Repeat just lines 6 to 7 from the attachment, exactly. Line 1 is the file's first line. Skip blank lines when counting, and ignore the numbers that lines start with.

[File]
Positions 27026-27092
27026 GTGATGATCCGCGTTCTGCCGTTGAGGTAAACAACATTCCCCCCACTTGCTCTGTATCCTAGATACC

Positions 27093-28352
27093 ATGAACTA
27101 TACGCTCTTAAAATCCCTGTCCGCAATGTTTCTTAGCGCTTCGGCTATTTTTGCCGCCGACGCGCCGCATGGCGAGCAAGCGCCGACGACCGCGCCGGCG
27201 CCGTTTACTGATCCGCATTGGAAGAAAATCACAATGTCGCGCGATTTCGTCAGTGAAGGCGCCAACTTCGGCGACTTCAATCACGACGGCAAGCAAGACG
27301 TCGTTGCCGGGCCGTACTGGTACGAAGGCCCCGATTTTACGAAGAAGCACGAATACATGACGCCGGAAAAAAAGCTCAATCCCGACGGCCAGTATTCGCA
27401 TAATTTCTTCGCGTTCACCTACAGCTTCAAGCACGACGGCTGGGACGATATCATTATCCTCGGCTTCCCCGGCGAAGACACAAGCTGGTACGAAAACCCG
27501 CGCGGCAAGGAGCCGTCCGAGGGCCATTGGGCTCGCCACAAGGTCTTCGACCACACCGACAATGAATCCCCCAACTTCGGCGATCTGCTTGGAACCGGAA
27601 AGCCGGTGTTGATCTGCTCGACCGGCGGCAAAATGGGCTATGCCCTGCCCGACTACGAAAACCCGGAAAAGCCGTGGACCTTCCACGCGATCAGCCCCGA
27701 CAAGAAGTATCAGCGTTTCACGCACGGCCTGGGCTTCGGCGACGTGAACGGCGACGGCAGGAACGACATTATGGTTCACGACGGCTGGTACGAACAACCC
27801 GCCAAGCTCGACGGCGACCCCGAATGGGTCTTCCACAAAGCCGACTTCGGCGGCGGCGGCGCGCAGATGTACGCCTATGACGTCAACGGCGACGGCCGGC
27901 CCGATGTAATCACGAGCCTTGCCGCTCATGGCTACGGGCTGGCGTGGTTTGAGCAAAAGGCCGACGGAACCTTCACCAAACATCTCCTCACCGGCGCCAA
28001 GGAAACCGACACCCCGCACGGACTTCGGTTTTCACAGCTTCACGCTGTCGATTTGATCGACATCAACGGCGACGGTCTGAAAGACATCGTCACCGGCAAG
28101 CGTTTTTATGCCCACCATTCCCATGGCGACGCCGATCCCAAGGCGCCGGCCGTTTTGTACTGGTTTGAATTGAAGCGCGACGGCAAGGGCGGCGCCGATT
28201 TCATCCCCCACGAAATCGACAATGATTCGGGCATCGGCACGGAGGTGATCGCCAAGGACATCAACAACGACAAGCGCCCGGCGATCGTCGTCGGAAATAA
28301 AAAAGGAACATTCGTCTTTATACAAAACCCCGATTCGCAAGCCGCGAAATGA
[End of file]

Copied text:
27201 CCGTTTACTGATCCGCATTGGAAGAAAATCACAATGTCGCGCGATTTCGTCAGTGAAGGCGCCAACTTCGGCGACTTCAATCACGACGGCAAGCAAGACG
27301 TCGTTGCCGGGCCGTACTGGTACGAAGGCCCCGATTTTACGAAGAAGCACGAATACATGACGCCGGAAAAAAAGCTCAATCCCGACGGCCAGTATTCGCA